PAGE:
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Reshaping and expansion


EXCLUSIVE: Dragons-Sharks, Wests Tigers head NRL merger list, says Brad Fittler

The Dragons and Sharks should be merged and Wests Tigers given a rethink if the NRL wants to reduce the number of NSW teams, Brad Fittler says.

Fittler gave the verdict while responding to a fan question for Wide World of Sports, asking which two NSW teams should be cut in order to expand the competition around Australia.

With the Sydney market clogged by nine teams due to the old NSWRL competition model, the NSW capital is the obvious place to make changes in order to gain new territory without having too many NRL clubs, which would dilute the spread of playing talent.

Fittler said that local rivals St George Illawarra and Cronulla could form a southern super-club, while Wests Tigers needed a rethink to better represent key parts of western Sydney; perhaps even via a joint venture with Penrith Panthers.

Curiously, Fittler's options involve clubs that have already merged. The St George Dragons and Illawarra Steelers merged for the 1999 season, while the Western Suburbs Magpies and Balmain Tigers formed a joint venture for the 2000 competition.

"Cronulla to go and join St George Illawarra, make it a really big southern Sydney team that stretches down to Wollongong," Fittler, an NRL great and the current NSW Origin coach, explained on Freddy and the Eighth.

"The other one's Wests Tigers. I just don't know if they've done what they're supposed to do and I feel like maybe if we had a greater west team ... it just feels like, are that at Leichhardt, or Burwood, or Concord, or out at Campbelltown?

"I'm not sure. I don't think we pay Campbelltown area enough respect. Whether we have an outer-west team and that includes Penrith, and they take up that Penrith-Campbelltown area ...

"I'm not really sure who they link with but at the moment, we've got a bit of an identity crisis, I think, through a few of those areas."

Club mergers are a fraught topic, given the passion fans have for their clubs, but an eventual reduction in the number of Sydney teams may be inevitable.

Fittler's mentor Phil Gould predicted in May that two more Sydney clubs would be forced to merge over the next decade.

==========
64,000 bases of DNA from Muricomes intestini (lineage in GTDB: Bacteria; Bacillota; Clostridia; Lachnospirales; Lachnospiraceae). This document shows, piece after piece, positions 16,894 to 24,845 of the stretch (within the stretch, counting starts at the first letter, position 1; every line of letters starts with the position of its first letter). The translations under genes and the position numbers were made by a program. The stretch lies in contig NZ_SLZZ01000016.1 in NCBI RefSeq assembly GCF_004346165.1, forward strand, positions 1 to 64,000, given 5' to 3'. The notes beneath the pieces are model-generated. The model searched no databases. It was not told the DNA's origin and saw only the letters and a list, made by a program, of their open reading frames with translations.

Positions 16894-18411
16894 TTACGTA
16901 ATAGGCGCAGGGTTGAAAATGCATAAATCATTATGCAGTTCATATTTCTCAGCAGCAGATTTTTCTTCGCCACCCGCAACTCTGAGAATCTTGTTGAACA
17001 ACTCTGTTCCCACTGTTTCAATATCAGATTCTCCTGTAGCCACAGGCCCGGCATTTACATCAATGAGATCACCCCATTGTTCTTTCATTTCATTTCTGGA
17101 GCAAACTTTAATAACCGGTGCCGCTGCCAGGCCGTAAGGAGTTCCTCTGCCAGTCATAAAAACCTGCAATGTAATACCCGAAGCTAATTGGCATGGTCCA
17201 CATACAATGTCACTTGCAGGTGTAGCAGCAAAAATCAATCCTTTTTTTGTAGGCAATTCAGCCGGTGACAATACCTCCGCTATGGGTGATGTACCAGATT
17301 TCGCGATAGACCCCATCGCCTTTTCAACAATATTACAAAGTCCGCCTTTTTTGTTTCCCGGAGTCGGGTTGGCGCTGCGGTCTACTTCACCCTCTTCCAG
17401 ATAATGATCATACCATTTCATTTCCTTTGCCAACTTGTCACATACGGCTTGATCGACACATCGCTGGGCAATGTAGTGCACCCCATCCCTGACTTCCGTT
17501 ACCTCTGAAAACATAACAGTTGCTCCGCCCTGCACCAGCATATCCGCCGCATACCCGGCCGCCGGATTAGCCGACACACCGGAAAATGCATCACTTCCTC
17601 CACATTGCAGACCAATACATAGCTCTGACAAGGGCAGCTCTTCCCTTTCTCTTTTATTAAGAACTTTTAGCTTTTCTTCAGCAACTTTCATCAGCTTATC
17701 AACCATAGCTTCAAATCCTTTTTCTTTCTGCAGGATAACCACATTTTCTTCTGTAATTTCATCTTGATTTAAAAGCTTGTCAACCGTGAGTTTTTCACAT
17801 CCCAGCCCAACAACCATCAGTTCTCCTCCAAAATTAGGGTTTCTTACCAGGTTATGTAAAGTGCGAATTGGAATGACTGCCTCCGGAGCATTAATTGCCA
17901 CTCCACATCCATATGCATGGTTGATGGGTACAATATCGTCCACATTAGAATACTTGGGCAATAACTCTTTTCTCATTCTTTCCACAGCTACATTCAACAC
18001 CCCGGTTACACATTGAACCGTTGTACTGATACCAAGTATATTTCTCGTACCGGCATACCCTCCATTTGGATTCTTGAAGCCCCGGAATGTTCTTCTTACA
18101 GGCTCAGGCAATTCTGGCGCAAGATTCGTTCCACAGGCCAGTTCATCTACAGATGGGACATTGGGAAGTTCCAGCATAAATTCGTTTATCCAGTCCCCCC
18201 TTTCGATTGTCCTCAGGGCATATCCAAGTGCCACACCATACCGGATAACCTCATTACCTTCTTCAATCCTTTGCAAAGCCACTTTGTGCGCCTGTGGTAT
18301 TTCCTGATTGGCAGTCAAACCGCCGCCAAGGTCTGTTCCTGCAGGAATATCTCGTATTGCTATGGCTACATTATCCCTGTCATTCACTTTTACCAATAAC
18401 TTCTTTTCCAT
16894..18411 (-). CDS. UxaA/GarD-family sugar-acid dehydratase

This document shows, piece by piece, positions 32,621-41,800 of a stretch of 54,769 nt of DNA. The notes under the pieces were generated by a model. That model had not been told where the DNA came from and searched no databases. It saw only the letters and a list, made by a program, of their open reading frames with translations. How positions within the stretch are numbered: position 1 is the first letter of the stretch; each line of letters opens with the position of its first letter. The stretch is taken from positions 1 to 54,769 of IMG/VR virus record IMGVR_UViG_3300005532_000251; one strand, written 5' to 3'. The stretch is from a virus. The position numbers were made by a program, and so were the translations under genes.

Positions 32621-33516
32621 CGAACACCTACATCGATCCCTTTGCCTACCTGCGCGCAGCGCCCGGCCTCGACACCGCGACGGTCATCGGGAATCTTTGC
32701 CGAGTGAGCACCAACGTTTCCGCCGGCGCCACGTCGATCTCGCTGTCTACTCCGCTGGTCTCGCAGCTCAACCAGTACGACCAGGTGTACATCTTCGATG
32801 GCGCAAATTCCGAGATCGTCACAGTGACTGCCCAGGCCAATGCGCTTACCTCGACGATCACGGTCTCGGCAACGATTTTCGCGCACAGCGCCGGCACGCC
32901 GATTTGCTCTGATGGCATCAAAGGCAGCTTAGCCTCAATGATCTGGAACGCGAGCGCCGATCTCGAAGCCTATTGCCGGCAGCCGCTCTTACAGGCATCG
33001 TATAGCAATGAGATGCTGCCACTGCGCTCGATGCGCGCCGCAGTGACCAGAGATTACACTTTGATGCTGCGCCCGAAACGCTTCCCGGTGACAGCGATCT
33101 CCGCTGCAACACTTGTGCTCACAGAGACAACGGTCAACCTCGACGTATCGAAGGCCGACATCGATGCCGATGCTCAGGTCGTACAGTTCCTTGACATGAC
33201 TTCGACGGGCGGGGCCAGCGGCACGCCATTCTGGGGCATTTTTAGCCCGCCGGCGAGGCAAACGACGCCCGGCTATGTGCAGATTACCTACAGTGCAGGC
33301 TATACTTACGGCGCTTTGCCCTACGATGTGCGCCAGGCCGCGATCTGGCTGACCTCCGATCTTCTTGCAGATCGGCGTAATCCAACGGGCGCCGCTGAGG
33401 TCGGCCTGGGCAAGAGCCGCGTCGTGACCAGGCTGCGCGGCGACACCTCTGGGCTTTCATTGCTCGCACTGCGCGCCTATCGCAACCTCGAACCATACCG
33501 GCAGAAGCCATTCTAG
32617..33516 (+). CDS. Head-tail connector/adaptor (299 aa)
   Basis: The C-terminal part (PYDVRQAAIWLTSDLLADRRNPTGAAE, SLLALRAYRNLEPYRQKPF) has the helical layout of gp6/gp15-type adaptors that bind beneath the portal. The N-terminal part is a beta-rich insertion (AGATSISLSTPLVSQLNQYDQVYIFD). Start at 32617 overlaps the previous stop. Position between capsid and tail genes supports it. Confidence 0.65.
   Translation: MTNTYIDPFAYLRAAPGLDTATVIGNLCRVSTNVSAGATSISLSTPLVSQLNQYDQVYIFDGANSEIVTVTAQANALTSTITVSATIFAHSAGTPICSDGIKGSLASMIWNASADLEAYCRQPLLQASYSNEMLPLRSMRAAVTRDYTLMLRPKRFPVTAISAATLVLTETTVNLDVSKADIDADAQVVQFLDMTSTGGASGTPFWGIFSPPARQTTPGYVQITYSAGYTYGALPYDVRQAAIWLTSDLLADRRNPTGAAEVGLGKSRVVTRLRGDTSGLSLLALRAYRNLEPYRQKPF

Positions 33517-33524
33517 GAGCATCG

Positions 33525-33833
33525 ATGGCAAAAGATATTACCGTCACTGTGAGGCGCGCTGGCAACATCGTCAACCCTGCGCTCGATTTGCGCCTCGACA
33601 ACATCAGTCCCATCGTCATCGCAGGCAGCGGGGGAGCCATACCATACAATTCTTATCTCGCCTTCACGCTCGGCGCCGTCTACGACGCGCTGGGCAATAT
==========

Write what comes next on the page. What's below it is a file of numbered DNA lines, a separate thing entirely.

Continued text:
Fittler last year suggested that the Sharks could be relocated to Perth, the Gold Coast Titans should move to become Brisbane's second team and a club should be switched to the NSW Central Coast.

The NRL is currently working towards including a second Brisbane team for the 2022 season, likely a new franchise.

Perth has also been regularly touted as a desirable expansion option, as has a second side in New Zealand.

The Central Coast has long yearned for a team but faded as a serious contender, barring the possible future relocation of a Sydney club. It formerly hosted games for the Northern Eagles, the failed merger between North Sydney and Manly

Fittler and others are spot on. The game in Australia needs to expand into new markets in order t survive.

Where I disagree is the oft-stated belief that expansion territorially has to go hand in hand with hand with an actal reduction in team numbers. Fittler's belief that maintaining or increasing the overall number of teams will dilute the talent pool too much.

But all he is doing is singing from an ancient hymn book that has no relevance to the modern game. We have a ridiculous amount of talent at our disposal - more than in any other era. This is partially a result of more players brought in from New Zealand and the Pacific Islands. I can recall when for example, St George had two Fijians in there team in the late '60 and early '70s, Apisai and Inisai Toga. This was so unusual at the time as to be seen as a novelty. Now there is a not a team in the competition lacking cultural diversity. The other factor is that the game is no longer semi-professional. And with full professionalism comes better, more targeted training, better training equipment, a diverse range of specialist trainers and spots science all at the disposal of each club.

Expansion into the future with grow the game and in turn, grow the talent pool. Given that, and given the points above,  we do not need to reduce the overall number of teams.

That said, we do need to reduce the number of teams in Sydney.

I propose

  • a 20 team single competition where each team plays each team once with a top 8 team playoff series, or
  • 2 conferences of 10 teams each, with a top 5 teams playoff series in each, with the winners of each conference playing each other in a 3 game series, or
  • an A and  a B competition of 10 teams each with a top 5 playoff series and a system of regulation and promotion

Fittler is also right about one other thing when he says "I don't think we pay Campbelltown area enough respect." Any revamped/expanded competition needs to include a Campbelltown-based side representing the Macarthur district. This side furthermore, should no more be deemed a Sydney side than Newcastle is. Ths side could be the Wests Tigers rebranded as Macarthur Magpies, or a brand new franchise.

Fittler has named the Central Coast, Perth, Brisbane, and New Zealand as expansion areas for new franchises or the relocation of existing clubs. Let me add Adelaide, Central Queensland, Papua New Guinea and Darwin as other possibilities., albeit looking further into the future.



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